Quote: “It’s an inanimate carbon rod!”
Episode: Deep Space Homer” (2/24/94)
Context on the show: Homer has been plagued by an inanimate carbon rod (the rod was once employee of the month instead of Homer) and it doesn’t stop even after he stems the destruction of his space shuttle… by jury rigging the door shut with said rod. The rest of the astronauts, along with the American public, celebrate Homer’s hated enemy.
When to use: In praise of a walk-on or unheralded player doing something good. Especially useful if you don’t know that player’s name.
Example: Announcer: “And the punt is blocked! Someone got a hand on it, I think it was… let me check my notes here… it was #85!” You: “It’s an inanimate carbon rod!”
Notes: From now on you will find yourself referring to that particular player as “an inanimate carbon rod” no matter how much you try not to.

Quote: “The two sweetest words in the English language: de-fault! De-fault! De-fault!”
Episode: Deep Space Homer” (2/24/94)
Context on the show: Homer is informed he’ll be America’s newest astronaut after leading candidate Barney Gumble lapses back into alcoholism, thus enabling a win by default.
When to use: If your team’s playing a traditionally bad program, or when your team beats a traditionally bad program. Unfortunately for you those two events don’t always come after each other.
Example: You are playing Stanford.
Notes: Using this chant before a game may jinx you. To ward off the effects of a curse simply sacrifice the nearest virgin – which, if you’re playing a traditonally bad football program and therefore a traditionally strong academic school, should be very near.

Quote: “That team sure did suck last night. They just plain sucked! I’ve seen teams suck before, but they were the suckiest bunch of sucks that ever sucked.”
Episode: Team Homer” (1/6/96)
Context on the show: Homer describes the opposition from the previous night’s bowling league game.
When to use: Pretty obvious, isn’t it?
Example: See above.
Notes: Bonus points for referring to your children as “my weiner kids”.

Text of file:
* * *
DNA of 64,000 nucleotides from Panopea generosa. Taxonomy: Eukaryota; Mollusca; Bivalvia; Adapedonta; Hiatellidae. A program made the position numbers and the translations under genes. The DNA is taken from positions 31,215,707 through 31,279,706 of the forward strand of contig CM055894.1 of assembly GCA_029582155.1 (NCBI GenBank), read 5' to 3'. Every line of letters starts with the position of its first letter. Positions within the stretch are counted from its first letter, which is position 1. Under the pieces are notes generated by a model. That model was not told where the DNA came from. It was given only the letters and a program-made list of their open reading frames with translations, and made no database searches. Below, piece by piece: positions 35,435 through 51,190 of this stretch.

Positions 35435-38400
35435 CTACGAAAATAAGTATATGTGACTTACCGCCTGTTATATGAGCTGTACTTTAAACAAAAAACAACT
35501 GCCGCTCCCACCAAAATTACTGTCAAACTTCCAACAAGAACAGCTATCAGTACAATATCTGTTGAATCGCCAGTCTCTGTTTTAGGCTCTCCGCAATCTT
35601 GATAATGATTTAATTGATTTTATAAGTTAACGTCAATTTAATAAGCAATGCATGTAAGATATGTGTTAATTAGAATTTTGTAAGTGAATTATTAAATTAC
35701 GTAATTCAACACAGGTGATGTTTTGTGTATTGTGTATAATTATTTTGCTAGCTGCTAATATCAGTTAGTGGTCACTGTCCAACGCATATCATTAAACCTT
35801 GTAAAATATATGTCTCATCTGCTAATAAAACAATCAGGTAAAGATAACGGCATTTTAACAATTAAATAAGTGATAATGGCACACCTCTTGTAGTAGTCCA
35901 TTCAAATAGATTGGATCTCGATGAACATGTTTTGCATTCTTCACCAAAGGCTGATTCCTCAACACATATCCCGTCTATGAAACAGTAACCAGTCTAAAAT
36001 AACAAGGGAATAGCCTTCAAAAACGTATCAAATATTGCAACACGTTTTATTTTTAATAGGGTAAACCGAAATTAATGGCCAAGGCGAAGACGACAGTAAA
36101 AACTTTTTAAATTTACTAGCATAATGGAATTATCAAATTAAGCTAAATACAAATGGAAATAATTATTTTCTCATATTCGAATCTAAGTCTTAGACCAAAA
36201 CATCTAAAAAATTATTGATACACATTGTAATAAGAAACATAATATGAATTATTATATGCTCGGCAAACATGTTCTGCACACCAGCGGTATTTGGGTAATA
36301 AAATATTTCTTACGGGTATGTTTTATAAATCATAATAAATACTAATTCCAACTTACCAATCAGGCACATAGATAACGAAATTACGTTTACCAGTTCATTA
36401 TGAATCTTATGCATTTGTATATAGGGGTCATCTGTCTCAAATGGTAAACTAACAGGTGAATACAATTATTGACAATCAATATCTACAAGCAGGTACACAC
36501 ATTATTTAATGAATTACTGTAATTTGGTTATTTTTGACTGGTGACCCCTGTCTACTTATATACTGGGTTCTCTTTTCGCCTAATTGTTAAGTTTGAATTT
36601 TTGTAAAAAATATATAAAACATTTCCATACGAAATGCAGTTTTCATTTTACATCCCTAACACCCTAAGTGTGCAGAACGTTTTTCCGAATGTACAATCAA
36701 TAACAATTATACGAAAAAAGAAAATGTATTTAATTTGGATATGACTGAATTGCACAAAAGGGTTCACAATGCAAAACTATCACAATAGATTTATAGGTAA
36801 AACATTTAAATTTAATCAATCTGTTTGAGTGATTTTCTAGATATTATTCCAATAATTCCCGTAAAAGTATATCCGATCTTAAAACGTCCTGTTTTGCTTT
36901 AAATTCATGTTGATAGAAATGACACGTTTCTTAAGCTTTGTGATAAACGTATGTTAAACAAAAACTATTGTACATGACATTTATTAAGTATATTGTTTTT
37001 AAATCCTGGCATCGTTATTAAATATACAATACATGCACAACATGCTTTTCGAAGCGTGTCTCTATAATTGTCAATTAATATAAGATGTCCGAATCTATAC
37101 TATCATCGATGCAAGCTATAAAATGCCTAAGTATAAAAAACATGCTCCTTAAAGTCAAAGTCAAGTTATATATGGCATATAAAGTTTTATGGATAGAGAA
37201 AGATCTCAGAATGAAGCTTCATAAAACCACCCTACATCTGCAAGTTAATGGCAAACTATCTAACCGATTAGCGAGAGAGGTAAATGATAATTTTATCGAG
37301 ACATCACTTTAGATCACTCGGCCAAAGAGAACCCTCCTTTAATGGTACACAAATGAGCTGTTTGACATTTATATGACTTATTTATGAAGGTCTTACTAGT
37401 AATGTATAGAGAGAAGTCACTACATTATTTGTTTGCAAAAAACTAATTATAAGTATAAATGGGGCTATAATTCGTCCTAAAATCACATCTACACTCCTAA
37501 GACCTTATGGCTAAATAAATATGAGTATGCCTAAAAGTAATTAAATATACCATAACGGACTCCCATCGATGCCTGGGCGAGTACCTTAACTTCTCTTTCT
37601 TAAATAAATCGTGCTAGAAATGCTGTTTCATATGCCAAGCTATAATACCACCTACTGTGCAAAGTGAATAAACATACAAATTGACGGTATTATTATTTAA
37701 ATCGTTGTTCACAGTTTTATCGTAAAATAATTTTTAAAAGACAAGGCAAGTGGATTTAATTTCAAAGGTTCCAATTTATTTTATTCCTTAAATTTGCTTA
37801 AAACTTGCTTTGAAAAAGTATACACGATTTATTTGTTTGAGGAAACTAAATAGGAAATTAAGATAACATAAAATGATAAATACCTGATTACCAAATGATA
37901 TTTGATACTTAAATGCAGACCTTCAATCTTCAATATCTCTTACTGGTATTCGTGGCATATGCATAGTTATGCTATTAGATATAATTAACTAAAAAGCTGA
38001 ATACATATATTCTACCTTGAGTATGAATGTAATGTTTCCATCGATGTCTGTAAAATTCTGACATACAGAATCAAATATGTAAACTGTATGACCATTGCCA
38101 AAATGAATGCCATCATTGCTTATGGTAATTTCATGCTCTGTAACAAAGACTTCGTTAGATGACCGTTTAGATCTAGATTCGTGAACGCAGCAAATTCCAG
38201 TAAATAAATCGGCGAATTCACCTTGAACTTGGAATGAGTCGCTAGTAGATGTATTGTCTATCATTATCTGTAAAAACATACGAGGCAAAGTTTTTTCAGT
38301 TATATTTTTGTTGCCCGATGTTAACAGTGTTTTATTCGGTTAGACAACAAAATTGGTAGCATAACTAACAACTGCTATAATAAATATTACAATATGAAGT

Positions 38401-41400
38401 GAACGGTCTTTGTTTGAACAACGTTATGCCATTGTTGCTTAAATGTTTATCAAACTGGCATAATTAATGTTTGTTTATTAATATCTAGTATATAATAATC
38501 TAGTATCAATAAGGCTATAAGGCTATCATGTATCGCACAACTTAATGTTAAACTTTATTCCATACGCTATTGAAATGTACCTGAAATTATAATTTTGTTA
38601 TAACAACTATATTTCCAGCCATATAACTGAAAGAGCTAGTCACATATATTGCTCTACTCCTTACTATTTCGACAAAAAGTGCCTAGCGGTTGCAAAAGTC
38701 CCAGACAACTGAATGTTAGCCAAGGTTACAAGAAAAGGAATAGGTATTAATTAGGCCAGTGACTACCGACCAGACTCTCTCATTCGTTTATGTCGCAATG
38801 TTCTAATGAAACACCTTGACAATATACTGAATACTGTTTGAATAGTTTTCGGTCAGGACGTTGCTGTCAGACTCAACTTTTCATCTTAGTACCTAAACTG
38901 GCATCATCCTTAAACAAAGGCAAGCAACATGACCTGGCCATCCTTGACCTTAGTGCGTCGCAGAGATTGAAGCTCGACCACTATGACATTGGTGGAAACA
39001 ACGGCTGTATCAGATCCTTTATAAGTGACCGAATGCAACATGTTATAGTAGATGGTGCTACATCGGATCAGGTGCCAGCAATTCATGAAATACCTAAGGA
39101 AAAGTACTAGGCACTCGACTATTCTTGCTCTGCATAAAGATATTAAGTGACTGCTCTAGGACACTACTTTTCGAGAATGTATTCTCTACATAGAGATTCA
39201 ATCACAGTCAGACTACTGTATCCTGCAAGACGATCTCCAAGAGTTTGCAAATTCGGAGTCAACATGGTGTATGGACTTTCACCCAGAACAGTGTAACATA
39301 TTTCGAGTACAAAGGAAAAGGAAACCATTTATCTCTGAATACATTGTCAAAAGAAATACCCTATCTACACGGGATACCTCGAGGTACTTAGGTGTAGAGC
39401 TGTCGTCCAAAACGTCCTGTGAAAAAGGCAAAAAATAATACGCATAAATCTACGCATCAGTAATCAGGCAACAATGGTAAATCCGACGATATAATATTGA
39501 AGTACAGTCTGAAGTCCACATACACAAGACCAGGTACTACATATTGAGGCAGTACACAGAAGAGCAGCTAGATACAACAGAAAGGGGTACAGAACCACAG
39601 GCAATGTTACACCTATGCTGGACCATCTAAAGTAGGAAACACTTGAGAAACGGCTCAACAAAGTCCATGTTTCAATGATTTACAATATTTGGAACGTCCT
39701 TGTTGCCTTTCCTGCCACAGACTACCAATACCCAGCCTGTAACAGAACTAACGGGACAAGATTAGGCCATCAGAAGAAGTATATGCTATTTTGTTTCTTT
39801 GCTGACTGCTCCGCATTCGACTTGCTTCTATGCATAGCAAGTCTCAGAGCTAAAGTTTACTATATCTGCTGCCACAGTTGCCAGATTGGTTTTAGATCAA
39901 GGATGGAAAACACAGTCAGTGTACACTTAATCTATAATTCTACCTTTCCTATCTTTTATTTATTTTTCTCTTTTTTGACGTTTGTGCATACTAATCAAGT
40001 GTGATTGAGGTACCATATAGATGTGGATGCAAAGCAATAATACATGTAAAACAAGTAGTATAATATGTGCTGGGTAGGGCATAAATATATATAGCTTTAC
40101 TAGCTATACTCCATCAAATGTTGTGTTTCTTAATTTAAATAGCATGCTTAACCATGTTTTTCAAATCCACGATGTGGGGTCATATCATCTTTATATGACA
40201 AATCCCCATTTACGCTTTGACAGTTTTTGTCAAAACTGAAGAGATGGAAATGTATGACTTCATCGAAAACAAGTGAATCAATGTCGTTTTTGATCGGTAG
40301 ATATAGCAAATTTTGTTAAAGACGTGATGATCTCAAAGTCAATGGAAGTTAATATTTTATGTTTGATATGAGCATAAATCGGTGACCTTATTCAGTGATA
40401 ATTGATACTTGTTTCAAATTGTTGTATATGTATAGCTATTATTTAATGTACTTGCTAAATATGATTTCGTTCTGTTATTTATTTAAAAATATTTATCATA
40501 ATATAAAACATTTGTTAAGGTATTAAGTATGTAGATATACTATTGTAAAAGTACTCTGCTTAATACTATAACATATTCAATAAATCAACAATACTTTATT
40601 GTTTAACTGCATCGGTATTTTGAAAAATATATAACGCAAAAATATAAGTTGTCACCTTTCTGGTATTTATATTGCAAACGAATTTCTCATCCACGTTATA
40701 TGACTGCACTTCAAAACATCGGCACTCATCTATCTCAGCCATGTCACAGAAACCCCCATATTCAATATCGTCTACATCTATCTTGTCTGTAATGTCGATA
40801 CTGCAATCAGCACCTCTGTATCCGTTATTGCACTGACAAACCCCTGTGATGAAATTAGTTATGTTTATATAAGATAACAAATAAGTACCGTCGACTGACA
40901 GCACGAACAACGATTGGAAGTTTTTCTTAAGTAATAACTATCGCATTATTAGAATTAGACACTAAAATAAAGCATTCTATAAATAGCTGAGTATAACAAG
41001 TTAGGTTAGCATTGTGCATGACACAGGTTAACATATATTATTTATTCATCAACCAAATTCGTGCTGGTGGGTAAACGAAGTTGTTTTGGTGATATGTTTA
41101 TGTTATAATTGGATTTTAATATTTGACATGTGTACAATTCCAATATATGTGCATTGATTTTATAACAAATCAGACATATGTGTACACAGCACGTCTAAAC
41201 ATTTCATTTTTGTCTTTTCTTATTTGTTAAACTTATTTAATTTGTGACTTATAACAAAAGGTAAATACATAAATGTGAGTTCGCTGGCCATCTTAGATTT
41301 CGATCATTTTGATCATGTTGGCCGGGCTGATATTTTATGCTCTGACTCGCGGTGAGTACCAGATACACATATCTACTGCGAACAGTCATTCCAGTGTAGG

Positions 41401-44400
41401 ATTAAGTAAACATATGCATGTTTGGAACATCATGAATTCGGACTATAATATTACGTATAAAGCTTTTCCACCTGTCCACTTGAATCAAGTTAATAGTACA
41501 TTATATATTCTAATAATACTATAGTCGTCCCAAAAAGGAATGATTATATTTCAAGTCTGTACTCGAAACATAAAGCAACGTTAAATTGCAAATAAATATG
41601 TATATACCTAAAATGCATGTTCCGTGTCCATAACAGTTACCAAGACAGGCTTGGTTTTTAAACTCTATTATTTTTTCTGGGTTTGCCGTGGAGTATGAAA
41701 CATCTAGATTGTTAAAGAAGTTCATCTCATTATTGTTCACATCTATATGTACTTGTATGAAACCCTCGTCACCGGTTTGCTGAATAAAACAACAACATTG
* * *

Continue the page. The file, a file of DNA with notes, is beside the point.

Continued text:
Quote: “Dear Baby, Welcome to Dumpsville. Population: you.”
Episode: Bart the Lover” (2/13/92)
Context on the show: After Bart fakes love letters to his teacher as a prank, the family wonders how they’ll bring her down gently. Homer steps in with the announcement, “Sensitive love letters are my specialty!”, and pens the above.
When to use: A quarterback is pulled in favor of someone less sucky. The Reggie-Ball-clause allows this quote to be deployed no matter the status of Reggie Ball.
Example: Georgia Tech is playing a game of football. You: “Dear Reggie Ball, Welcome to Dumpsville. Population: you.”
Notes: The faux consolation of this quote translates into real life. Try it on your significant other!

Quote: “Well, crying isn’t gonna bring him back, unless your tears smell like dog food. So you can either sit there crying and eating can after can of dog food until your tears smell enough like dog food to make your dog come back – or you can go out there and find your dog!”
Episode: The Canine Mutiny” (4/13/97)
Context on the show: Bart is distraught after losing his longtime dog, Santa’s Little Helper. His father gives the above speech, fueling Bart’s inner fire and prompting him to do something about his problem.
When to use: It’s effective as an incredibly confusing halftime speech, but any inspiration provided will be lost on players who are rightly unaware of your existence. Still, the bar might appreciate it.
Example: See above.
Notes: Can be substituted for your quarterly financial report, but only once every third quarter or so. Any more than that and they’ll catch on.

Quote: “You couldn’t fool your own mother on the foolingest day of your life if you had an electrified fooling machine!”